For Multi-Year Pledges
State the terms of payment in the acknowledgement letter; tell the donor that a reminder letter will be sent one month prior to the date the next payment is due—and then send the reminder. It is not necessary to send an acknowledgement after each pledge payment.

For Monthly or Quarterly Pledges
Acknowledgments for multiple-payment pledges through payroll deduction or credit card are acknowledged when the pledge is made. At the end of the calendar year, an accounting of the charitable gifts for the year is sent from the finance department. For major donors, the end of the year or the beginning of next is an appropriate time for a personal letter from the CEO describing how the gift made a difference to those served by the organization.

Other Considerations For Thank You and Acknowledgement Guidelines

Gift Agreements
The organization determines when a signed gift agreement is appropriate, usually at a certain gift amount and/or for gifts restricted for one or more specific purposes. The agreement includes the amount and date of gift, any restrictions on the use of the gift, and recognition expectations—and is signed by the donor and the organization’s CEO. Draft gift agreements are reviewed by the organization’s and the donor’s legal counsel.

Public Recognition
Generally, all gifts are recognized in the annual report, in print and electronic newsletters, and on the website. Some organizations categorize donors by the size of the gift, with the largest gifts listed first. Other organizations may choose to list all donors alphabetically.

Some gifts may also be recognized at a public event or in a public venue, perhaps with signage or special print materials.

For very large capital or endowment gifts, multi-year or permanent recognition may be given. (See Recognition Opportunities for a Campaign on the next page.) The board of directors approves these recognition opportunities.

Ongoing Donor Stewardship
Some organizations choose to give selected donors a gift to commemorate their generosity. The gift should be appropriate to the organization’s mission and attractive but not extravagant for the culture of the organization.

There are many and varied ways to express gratitude to donors and keep them “in the know” about the organization, its programs and services, and its impact on the community. Here are a few suggestions.

  • Include all donors in all regular emails and mailings to the organization’s constituents, such as newsletters and annual reports.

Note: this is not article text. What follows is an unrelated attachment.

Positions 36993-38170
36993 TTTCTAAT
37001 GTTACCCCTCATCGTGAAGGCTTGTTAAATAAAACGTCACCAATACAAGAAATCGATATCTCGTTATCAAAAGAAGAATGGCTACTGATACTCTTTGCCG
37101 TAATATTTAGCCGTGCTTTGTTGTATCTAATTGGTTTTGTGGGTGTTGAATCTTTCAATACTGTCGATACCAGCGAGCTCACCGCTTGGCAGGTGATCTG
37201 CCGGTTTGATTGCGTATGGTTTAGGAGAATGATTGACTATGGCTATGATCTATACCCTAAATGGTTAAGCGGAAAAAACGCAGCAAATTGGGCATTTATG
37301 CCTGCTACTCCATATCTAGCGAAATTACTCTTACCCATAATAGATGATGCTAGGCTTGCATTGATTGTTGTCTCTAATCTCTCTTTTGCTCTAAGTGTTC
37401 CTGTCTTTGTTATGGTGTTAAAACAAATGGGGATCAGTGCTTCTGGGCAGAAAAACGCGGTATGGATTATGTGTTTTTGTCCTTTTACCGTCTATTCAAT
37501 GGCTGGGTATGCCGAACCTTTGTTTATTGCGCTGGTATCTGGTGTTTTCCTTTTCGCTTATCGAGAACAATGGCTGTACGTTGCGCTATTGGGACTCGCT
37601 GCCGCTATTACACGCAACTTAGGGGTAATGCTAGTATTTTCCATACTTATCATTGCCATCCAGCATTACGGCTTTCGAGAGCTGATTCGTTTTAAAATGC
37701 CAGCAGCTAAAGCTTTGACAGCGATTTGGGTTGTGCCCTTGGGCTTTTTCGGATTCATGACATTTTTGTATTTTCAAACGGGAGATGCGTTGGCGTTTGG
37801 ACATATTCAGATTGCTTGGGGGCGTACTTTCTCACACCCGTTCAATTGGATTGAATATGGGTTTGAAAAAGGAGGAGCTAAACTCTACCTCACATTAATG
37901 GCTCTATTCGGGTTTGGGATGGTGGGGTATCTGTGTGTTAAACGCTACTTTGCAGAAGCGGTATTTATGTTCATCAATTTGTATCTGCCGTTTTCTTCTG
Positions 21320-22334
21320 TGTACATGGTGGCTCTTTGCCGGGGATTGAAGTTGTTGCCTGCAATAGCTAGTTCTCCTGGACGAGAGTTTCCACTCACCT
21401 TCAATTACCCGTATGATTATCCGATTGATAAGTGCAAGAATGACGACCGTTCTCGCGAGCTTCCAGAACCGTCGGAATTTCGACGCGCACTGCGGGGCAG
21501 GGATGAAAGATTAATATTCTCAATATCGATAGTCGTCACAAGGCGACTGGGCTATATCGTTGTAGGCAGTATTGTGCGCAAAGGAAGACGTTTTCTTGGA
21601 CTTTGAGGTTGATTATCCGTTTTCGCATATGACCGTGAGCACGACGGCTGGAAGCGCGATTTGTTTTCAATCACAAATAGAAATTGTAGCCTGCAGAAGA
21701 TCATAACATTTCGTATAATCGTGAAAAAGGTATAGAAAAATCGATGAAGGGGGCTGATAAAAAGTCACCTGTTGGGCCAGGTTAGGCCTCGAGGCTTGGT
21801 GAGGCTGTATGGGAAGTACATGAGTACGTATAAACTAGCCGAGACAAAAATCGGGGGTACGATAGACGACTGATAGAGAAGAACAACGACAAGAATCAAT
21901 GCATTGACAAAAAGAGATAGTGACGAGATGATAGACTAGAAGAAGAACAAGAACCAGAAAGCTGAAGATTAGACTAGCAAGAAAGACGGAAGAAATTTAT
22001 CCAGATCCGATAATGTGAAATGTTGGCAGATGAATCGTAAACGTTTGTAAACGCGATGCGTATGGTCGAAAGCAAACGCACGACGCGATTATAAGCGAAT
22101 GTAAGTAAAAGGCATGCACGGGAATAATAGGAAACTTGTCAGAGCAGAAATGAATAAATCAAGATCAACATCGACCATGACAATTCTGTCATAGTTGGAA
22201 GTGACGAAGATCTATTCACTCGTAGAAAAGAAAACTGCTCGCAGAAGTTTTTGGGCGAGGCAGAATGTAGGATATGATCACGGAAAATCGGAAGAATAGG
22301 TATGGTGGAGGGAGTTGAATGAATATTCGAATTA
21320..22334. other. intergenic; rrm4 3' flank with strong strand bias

• Send occasional one-page updates about specific projects to that project’s donors and supporters.
  • Ask the CEO or project manager personally to call or meet with all donors of $XX,000 or more at least annually to report progress and milestones.
  • Text a photo or send a hand-written note to selected donors.
  • Invite and recognize major donors at openings or significant events.
  • Use printed programs to highlight donors and the role of philanthropy in accomplishing the organization’s mission.

Recognition Opportunities for a Campaign

Organizations that are planning for or in the midst of a campaign need to discuss, draft, and seek the board’s approval of campaign recognition opportunities. These are policies and are the prerogative of the board.

Campaign recognition discussions offer the opportunity to consider three related topics:

  1. gift restrictions;
  2. named entities and physical spaces; and
  3. named endowment funds.

The suggestions below are drawn from best practices in fundraising, from our campaign consulting experience with scores of nonprofit organizations, and from the recognition opportunities these organizations have used for their donors.

1. Gift Restrictions
Campaign gifts may be given unrestricted, restricted to broad fields of interest, or designated for one or more specific programs or purposes.

  • Unrestricted gifts can be used by the organization for its priorities and, therefore, are the most beneficial. Unrestricted gifts of all sizes are welcome.
  • Field of interest funds, established by the organization, are attractive to donors who want to assure their gifts are used for purposes most important to them. (Such fields of interest might include a Performance Fund, Family Education Fund, or Facilities Fund.) Field of interest gifts of all sizes are welcome.